Orange County Elections office working with LSCO to save money
As the Orange County Elections Office is gearing up for the upcoming election in November they, as they always do, discuss cost cutting measures. The office, created in 2005, is the hub of all election activity.
Current Elections Administrator Tina Barrow has been working in the elections department since 1997, which were previously handled in the County Clerk’s office.
Barrow holds the responsibility of not only all issues concerning the administering of elections but the budgeting to hold them properly. Born in Beaumont, Barrow has lived in Orange since 1980.
County Clerk, Karen Jo Vance, met recently with Barrow to discuss the elections, budget and other issues.
“We hire a lot of help starting on the Friday prior to the election,” Barrow said.
That hired help counts and separates early voting ballots, verifies signatures on those ballots, bundles supplies for Orange County’s 34 voting locations, their election judges and clerks and dozens of other tasks.
Hiring people is not only an expense but can sometimes be complicated. The pay isn’t much, but it’s more than minimum wage.
The complication comes in finding people who can work the odd hours that are reliable and dependable as well. In their meeting an idea struck Barrow. What if some of the local college students could volunteer their help as a part of a course credit or extra credit?
After a series of emails with a professor of history at Lamar State College-Orange, Max Daniels agreed this would be beneficial to both sides.
“The students will learn the voting process from the ground up, “ explained Barrow, “I so appreciate Mr. Daniels for working with us on this.”
Barrow estimated the plan to use Political Science and History class students as volunteers will save the county for this election somewhere in the neighborhood of $2,000.
“We have seven students who have contacted me to participate,” explained Barrows when asked about the group she is assembling. She went on the say that for this particular election she would not need many more.
This means that for those students who are willing and hopeful to grab the extra credit Daniels has offered them, there are only a limited number of positions. The students will not only be trained for their duties, they will also take the Oath of Compensation.
Election time is serious business, even when the election may not garner the attention of a presidential election year.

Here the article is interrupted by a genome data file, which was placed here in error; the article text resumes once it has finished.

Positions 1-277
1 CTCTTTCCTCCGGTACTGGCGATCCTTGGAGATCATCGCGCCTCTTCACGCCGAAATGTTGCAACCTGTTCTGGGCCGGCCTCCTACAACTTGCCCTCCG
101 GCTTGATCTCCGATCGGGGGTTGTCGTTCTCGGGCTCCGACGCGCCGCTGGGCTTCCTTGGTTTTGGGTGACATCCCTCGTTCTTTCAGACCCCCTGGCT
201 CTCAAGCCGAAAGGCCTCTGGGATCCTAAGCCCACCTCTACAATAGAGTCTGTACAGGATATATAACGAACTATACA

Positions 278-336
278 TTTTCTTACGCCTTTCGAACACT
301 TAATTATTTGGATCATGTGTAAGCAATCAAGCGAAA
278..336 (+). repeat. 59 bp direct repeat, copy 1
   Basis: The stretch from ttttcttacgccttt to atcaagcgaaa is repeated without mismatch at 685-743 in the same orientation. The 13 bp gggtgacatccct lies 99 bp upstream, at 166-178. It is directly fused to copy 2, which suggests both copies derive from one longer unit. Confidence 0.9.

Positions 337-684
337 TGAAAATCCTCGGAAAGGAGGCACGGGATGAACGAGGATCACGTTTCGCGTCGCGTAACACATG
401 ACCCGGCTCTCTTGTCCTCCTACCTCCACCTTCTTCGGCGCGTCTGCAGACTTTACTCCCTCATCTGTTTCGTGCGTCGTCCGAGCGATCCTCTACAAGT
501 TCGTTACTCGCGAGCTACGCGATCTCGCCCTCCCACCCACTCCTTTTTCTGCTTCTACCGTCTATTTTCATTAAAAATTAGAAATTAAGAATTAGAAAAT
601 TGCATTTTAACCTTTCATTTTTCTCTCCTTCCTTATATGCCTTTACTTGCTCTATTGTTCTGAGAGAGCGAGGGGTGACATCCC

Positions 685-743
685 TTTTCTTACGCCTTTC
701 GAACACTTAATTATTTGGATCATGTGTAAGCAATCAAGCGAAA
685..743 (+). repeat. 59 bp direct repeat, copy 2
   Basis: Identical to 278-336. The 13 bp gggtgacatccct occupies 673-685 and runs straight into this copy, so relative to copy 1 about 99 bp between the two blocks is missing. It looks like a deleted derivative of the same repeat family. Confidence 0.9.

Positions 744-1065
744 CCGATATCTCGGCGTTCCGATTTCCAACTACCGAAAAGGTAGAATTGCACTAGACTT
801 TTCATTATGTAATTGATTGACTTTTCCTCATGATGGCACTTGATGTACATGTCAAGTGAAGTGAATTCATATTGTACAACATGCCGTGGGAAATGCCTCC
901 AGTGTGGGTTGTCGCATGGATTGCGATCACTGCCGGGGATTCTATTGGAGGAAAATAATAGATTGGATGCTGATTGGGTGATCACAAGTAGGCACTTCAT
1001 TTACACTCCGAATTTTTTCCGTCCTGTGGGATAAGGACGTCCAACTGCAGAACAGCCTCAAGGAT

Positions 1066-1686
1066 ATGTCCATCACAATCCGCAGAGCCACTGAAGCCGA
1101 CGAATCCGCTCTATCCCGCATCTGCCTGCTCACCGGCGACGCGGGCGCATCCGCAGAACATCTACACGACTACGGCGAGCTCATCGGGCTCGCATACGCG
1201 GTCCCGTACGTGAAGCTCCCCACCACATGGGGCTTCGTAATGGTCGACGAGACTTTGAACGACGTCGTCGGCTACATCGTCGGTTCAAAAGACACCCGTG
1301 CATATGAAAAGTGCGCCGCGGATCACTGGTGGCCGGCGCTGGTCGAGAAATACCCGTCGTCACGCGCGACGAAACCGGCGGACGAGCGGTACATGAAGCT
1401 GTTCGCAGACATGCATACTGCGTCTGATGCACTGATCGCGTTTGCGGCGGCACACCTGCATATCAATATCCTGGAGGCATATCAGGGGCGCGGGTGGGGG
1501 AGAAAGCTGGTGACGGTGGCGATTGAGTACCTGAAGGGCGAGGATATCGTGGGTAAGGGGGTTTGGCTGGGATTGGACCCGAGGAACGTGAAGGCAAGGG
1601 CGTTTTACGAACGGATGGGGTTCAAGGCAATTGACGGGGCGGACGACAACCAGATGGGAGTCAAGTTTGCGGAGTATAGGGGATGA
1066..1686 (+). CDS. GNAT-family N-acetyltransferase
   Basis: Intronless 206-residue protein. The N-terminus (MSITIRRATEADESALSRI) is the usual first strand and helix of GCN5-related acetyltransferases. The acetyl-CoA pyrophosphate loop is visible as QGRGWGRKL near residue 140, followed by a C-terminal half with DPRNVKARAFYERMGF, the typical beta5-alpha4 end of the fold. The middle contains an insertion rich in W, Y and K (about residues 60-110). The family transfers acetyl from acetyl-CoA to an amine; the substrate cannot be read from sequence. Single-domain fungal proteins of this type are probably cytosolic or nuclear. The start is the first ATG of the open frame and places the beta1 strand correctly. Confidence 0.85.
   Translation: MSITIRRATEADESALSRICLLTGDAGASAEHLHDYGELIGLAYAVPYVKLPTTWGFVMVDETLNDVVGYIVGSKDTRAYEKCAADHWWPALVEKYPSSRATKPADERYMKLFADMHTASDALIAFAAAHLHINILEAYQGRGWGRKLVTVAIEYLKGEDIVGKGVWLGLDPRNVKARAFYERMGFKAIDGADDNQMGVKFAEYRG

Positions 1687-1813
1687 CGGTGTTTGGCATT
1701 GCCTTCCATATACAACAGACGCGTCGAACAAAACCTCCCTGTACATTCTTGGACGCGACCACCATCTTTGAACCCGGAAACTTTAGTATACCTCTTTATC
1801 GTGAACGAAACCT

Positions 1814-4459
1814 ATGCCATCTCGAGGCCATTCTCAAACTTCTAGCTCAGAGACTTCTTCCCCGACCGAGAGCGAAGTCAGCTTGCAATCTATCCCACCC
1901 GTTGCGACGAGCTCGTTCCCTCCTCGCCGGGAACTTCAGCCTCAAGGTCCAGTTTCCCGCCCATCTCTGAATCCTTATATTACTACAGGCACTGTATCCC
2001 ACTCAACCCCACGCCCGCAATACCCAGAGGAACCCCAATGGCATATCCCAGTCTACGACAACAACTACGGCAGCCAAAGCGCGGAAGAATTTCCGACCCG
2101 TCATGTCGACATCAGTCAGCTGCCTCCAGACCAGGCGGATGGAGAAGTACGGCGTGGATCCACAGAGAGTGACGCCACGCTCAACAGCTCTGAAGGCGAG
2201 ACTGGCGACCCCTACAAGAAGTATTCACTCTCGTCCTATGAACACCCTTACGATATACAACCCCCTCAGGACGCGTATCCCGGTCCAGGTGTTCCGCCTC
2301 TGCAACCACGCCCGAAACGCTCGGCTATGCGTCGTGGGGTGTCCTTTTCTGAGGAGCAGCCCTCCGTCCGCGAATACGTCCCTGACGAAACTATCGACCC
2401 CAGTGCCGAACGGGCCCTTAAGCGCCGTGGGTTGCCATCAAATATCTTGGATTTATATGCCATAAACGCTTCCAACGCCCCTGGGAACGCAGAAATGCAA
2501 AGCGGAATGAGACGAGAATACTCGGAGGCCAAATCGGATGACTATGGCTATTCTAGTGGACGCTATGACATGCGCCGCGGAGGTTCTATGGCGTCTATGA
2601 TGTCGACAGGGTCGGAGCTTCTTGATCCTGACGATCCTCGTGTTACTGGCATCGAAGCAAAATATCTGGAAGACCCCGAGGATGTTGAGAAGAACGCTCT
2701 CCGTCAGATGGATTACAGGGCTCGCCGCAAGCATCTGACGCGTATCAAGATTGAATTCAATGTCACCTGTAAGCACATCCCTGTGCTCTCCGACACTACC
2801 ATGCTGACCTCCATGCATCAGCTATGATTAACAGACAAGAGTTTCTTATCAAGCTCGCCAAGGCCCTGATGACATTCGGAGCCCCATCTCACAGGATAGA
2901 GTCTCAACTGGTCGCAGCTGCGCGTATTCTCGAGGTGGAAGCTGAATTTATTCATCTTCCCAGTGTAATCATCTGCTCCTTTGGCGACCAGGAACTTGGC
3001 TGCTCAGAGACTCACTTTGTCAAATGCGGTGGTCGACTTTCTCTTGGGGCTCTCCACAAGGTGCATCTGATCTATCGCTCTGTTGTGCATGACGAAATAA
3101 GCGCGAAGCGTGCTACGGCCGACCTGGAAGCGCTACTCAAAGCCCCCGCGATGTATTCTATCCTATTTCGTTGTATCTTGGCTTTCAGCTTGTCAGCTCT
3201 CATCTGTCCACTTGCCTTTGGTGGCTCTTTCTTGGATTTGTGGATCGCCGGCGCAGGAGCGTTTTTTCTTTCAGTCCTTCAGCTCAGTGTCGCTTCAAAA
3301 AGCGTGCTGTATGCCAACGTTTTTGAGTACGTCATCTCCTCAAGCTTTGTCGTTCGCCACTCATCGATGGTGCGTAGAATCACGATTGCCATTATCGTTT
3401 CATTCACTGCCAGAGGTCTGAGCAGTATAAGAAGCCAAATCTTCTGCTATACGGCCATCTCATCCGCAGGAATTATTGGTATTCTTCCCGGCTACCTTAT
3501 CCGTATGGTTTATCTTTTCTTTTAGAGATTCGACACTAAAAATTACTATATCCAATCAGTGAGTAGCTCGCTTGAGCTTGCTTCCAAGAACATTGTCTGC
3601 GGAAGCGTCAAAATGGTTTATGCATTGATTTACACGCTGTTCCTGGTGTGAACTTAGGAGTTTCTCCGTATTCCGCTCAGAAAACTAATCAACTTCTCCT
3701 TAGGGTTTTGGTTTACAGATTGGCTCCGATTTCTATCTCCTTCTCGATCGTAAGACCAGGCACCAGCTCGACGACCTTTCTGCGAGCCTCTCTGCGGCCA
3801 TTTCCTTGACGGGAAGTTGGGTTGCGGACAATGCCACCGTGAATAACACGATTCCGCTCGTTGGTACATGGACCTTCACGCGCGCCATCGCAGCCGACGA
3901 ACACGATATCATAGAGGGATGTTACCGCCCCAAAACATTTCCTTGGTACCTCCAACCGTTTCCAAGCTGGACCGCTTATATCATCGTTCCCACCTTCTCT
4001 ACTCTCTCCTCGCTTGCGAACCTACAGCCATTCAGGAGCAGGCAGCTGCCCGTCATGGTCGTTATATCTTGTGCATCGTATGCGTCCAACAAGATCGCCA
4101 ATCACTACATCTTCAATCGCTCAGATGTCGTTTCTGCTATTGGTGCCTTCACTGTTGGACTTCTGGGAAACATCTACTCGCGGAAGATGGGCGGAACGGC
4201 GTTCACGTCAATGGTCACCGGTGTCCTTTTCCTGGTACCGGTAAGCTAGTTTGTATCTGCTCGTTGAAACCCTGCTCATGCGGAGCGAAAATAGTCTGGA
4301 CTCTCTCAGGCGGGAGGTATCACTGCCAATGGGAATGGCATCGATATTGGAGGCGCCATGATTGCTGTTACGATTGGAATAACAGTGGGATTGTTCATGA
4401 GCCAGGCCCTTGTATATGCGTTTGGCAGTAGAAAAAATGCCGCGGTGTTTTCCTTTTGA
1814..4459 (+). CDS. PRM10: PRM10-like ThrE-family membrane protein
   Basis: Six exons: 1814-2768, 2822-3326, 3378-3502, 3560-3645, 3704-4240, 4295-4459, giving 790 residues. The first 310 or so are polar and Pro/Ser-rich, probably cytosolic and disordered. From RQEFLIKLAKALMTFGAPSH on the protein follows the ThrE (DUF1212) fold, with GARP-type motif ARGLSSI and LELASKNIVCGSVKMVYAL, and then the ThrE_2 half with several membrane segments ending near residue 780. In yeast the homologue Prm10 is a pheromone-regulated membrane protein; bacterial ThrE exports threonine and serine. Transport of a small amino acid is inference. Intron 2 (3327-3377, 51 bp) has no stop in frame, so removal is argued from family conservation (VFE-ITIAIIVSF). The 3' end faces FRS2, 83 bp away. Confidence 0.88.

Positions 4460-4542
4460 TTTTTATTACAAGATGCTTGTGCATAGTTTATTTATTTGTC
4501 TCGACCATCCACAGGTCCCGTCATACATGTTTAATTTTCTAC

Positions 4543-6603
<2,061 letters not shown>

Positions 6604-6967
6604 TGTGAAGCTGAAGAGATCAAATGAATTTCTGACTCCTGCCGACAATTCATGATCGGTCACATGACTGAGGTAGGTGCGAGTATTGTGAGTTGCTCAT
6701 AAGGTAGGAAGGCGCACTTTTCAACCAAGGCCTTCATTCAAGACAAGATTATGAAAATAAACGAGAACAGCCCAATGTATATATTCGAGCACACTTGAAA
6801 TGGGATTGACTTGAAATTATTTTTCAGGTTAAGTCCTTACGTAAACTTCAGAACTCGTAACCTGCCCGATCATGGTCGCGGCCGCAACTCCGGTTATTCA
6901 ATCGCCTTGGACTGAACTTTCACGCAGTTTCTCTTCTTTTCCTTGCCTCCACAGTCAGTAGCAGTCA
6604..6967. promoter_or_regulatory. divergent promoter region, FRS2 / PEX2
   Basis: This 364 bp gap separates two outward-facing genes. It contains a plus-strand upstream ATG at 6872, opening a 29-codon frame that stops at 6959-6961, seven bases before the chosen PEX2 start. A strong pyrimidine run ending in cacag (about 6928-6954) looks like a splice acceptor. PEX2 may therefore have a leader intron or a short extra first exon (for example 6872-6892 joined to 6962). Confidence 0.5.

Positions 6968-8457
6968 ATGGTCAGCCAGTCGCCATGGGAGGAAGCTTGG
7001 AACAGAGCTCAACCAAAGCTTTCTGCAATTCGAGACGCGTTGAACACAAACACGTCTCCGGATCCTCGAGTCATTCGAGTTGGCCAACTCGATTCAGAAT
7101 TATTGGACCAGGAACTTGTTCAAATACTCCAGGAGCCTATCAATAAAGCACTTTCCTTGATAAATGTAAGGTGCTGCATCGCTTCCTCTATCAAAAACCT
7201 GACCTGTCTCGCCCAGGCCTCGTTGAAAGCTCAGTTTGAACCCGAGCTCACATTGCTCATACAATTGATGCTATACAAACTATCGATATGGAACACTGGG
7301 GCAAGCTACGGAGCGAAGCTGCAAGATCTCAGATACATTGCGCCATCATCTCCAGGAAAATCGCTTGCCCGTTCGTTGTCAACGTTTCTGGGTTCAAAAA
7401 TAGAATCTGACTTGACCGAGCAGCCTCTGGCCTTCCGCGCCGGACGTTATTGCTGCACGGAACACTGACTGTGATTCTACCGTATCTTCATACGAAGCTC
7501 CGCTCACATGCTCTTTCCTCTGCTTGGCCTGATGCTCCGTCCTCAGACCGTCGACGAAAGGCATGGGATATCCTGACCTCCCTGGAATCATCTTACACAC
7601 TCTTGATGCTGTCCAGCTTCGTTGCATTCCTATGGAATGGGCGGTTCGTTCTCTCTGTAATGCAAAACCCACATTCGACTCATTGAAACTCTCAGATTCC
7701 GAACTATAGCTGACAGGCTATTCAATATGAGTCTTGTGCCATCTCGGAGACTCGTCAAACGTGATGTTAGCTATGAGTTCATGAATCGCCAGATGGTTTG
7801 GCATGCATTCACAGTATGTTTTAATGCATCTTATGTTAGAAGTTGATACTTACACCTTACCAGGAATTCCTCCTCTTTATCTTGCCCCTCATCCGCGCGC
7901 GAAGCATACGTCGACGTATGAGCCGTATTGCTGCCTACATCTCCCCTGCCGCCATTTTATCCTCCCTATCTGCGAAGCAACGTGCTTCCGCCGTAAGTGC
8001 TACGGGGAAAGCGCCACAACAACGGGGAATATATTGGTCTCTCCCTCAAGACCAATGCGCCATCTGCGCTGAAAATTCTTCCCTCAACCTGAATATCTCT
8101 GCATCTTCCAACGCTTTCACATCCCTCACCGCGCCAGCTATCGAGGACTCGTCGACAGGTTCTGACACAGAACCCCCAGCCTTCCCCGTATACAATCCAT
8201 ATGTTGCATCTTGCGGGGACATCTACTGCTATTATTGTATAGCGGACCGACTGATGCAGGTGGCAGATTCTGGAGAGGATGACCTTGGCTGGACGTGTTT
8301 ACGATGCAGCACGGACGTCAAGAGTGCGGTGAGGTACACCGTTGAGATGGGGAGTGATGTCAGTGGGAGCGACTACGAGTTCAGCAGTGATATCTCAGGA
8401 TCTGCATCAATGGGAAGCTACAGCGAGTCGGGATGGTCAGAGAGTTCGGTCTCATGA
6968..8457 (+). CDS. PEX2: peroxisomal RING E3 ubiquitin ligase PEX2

“We follow the same process on all elections,” Barrow said. “We do use more help for bigger election years, so this one will be a good one to try this project on.
“We also have so many changes with electronic voting. Though the machines are very simple to use, they do have to be programmed,” said Barrow.
She admits that may be an area where the younger generation will excel. “Its $15,000 just for ballots, so you want people to show up and vote whether it’s a big election or a smaller local one.”
This is the quandary Barrow’s found herself in when looking at budget initially. This is considered a smaller election but must be handled no differently.
This November election will concern ten Orange County constitutional amendments and a separate liquor option election for the town of Vidor. The early voting ends the Friday prior to Tuesday elections and they voters are not required to go to specific voting places as they are on the day of the election. The students who volunteer their time will have to separate all of these ballots, verify the voter signature with the one on record for ballots mailed in, then place them into proper lock boxes for their accurate poll division when they will be counted at the end of the election night with the rest.
Some of the amendments deal with student loans, ad valorem taxation for surviving spouse of veterans or totally disabled vets, and school funds. They are much more complicated to understand than average amendments, but people still need to know and vote.
“You do what you can to get the word out but some people will still not know we are having an election,” smiled Barrow.
Still education the younger people about the process, saving the county money and possibly starting a program that will establish a new connection between Lamar-Orange and the county.